I visited Selma Lagerlof’s rural home in central Sweden–an old manor house called Marbacka, close to the town of Sunne and the city of Karlstad–in May, 2008. I had been thrilled to discover, when planning this trip with my Swedish-American husband, that his family came from the Varmland province that nurtured and inspired Lagerlof. She was the first woman, as well as the first Swede, in 1909 to win the Nobel prize for literature. Besides her novels and short stories for adults, Selma Lagerlof wrote a two-volume children’s classic that has been translated into more than 30 languages: The Wonderful Adventures of Nils and The Further Adventures of Nils.
This tale of a tiny boy who flies across Sweden on the back of a goose is a beloved national favorite. A picture of Nils even adorns the back of the Swedish 20 krona note! Lagerlof herself graces the front. In addition to literary pilgrims of all ages, groups of schoolchildren regularly tour Marbacka each spring. On the day that I visited, some fourth graders impressed me with their English. Every one of them knew all about the travels of Nils Holgersson, the Swedish Tom Thumb. Some had also seen the 10 foot-high statue of flying Nils just a few miles down the road, next to the Rottneros Sculpture Garden.
Lagerlof’s novels and tales draw upon people she knew and stories she heard growing up in the small manor house at Marbacka. Farmers, pastors, and iron foundry owners; Biblical characters and events; gnomes, ghosts, and supernatural happenings–all appear in her works. Marbacka itself makes an appearance in The Further Adventures of Nils, when Nils meets an author living there. She has been asked to write a children’s book about Swedish geography and tells Nils he will be part of it! That is indeed how these books began, commissioned by the Swedish government as educational aids.
Selma Lagerlof loved her childhood home, declaring that “at Marbacka there were no sorrows.” Her family reluctantly sold Marbacka when Lagerlof was a young woman, but in 1907 and 1910 the successful author purchased and restored the estate and began spending each summer there. It became her permanent home until her death in 1940. Lagerlof’s autobiographical works–collected and condensed in Memories of Marbacka–contain descriptions of life on this working farm. As she requested in her will, Marbacka is displayed to visitors just as it appeared on the day that Lagerlof died.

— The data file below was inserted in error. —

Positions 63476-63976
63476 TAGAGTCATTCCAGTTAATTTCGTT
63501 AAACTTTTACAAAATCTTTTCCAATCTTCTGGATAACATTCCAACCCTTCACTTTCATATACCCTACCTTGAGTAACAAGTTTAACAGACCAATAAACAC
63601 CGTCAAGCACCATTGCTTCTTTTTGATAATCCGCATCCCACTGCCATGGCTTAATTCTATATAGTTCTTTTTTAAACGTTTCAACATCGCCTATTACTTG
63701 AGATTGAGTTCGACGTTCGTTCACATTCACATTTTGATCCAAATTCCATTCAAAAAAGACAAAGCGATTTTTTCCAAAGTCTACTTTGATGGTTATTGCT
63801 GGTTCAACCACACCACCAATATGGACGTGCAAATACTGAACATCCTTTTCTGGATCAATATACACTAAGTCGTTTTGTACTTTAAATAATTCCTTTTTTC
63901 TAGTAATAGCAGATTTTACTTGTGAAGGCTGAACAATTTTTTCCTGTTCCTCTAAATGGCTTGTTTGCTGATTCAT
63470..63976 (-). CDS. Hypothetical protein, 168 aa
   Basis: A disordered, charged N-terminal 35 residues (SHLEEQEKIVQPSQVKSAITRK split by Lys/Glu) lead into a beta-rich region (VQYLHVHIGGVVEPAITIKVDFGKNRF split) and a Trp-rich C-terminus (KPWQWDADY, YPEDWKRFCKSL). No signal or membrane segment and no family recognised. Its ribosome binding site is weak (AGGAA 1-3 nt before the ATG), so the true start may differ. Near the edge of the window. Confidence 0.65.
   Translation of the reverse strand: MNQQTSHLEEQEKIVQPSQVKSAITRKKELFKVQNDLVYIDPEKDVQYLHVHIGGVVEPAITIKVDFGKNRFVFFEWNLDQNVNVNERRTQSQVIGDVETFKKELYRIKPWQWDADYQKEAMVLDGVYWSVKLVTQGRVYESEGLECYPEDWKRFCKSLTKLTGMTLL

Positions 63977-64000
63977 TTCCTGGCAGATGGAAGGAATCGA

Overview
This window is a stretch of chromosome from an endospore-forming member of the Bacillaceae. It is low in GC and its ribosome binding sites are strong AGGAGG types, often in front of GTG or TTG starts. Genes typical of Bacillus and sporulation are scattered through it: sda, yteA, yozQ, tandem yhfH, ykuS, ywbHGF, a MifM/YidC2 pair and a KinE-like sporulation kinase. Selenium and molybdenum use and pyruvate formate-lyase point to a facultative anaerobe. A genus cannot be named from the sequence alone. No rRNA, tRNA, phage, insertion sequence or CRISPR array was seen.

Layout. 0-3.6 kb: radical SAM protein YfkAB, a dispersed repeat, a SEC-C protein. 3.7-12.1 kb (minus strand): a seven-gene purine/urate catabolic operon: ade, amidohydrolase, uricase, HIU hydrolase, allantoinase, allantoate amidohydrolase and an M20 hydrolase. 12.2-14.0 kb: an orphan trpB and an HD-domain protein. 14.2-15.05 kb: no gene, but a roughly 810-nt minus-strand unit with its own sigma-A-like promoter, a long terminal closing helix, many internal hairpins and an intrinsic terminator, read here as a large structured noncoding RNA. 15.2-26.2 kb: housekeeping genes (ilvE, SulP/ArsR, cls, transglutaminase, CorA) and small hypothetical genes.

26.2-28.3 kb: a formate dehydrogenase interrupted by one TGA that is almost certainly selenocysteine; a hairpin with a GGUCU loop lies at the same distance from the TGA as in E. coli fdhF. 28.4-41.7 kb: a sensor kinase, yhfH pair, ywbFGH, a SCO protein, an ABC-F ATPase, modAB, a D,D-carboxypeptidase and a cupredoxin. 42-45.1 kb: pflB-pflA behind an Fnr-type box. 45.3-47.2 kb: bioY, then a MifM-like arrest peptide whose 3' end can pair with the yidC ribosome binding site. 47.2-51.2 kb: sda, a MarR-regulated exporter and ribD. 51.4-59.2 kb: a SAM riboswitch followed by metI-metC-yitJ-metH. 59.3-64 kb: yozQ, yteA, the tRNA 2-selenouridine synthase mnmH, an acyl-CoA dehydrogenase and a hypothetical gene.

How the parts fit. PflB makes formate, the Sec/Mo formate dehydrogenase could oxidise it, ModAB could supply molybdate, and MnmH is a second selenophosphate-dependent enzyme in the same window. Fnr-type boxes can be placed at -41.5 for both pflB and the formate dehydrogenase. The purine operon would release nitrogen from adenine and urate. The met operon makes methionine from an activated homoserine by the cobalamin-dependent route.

Visitors pass through lush fields, some planted with oats, to reach Marbacka. Nearby, small forest creatures scamper through stands of pine and spruce trees. A dirt road wending upward from the highway leads to the manor itself, still surrounded by the red, wooden outbuildings that are typical in Sweden. Nowadays, some of these still contain farm implements while others house a cafe and gift shop. Lagerlof’s strong interest in gardening is evident right outside, in carefully arranged flower and vegetable patches, dotted with ornamental hedges and fruit trees. Gravel paths provide an easy stroll this extensive garden, which Lagerlof herself helped design and tend.
The author had the current manor house rebuilt from 1921 to 1923. It is a soft white, three-story stucco building with a dark roof–only somewhat larger than the cozy, five room, one-and-a-half story red wooden building of Lagerlof’s childhood. The art works and furniture that fill its elegant rooms reflect Lagerlof’s love of the Swedish countryside, its folk songs, and legends, and her family. One parlor is graced with large portraits of her companion Sophie Elkan and Elkan’s family. Beyond these more formal rooms, it is just fun to see the many coffee sets that the author had on display in her kitchen and hairbrushes and other personal items on a vanity in her bedroom. It is Lagerlof’s combined library and study, however, that holds the most fascination for readers and writers.
Illustrations from Lagerlof’s books decorate the walls. Translations of all of the author’s works fill many of its bookshelves. Others are adorned with handmade Nils items that schoolchildren sent to the author of their favorite book. Cloth, clay, and wooden figures of Nils’ characters–along with paintings and letters from children–fill an entire, glassed-in cabinet. A large wooden desk draws the eye onward. It seems almost alive with creative energy, with items arranged to suit a working author of an earlier generation. A manual typewriter sits within easy reach of a chair on one side, while an inkstand, paper, pen, and blotter face the chair opposite. Moving closer, one sees a handwritten letter signed “Selma Lagerlof” tucked into the blotter. Is is as though the author had just stepped away for a brief moment . . . .
Children and adults who have read Nils or one of Lagerlof’s folktales, including her all-ages Christmas stories, will enjoy visiting Marbacka. Whether exploring on one’s own or with a guided group, after a pleasant hour or so be certain to stop at the cafe for “Selma’s cake,” a spice cake served with the traditional lingonberry jam and whipped cream. The gift shop has items aimed for both children and adults. Check Marbacka’s website for information about visiting hours and events, and look at the National Library of Sweden’s webpage to learn about its Lagerlof collection.